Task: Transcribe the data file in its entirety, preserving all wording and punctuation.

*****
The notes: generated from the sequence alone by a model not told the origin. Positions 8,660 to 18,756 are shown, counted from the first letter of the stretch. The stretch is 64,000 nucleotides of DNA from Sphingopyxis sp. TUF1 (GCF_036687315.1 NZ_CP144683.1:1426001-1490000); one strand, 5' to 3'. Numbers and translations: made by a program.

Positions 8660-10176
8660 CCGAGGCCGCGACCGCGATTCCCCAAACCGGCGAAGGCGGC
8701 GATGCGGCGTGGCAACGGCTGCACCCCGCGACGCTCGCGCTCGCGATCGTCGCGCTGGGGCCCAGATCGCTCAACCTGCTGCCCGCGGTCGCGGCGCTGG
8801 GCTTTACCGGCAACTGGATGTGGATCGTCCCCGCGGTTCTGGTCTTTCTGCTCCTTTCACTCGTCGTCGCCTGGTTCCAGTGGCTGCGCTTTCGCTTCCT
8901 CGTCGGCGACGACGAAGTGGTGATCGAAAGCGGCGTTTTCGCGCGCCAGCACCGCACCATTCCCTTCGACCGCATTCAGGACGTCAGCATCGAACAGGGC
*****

The notes: generated from the sequence alone by a model not told the origin. Positions 8,660 to 18,756 are shown, counted from the first letter of the stretch. The stretch is 64,000 nucleotides of DNA from Sphingopyxis sp. TUF1 (GCF_036687315.1 NZ_CP144683.1:1426001-1490000); one strand, 5' to 3'. Numbers and translations: made by a program.

Positions 8660-10176
8660 CCGAGGCCGCGACCGCGATTCCCCAAACCGGCGAAGGCGGC
8701 GATGCGGCGTGGCAACGGCTGCACCCCGCGACGCTCGCGCTCGCGATCGTCGCGCTGGGGCCCAGATCGCTCAACCTGCTGCCCGCGGTCGCGGCGCTGG
8801 GCTTTACCGGCAACTGGATGTGGATCGTCCCCGCGGTTCTGGTCTTTCTGCTCCTTTCACTCGTCGTCGCCTGGTTCCAGTGGCTGCGCTTTCGCTTCCT
8901 CGTCGGCGACGACGAAGTGGTGATCGAAAGCGGCGTTTTCGCGCGCCAGCACCGCACCATTCCCTTCGACCGCATTCAGGACGTCAGCATCGAACAGGGC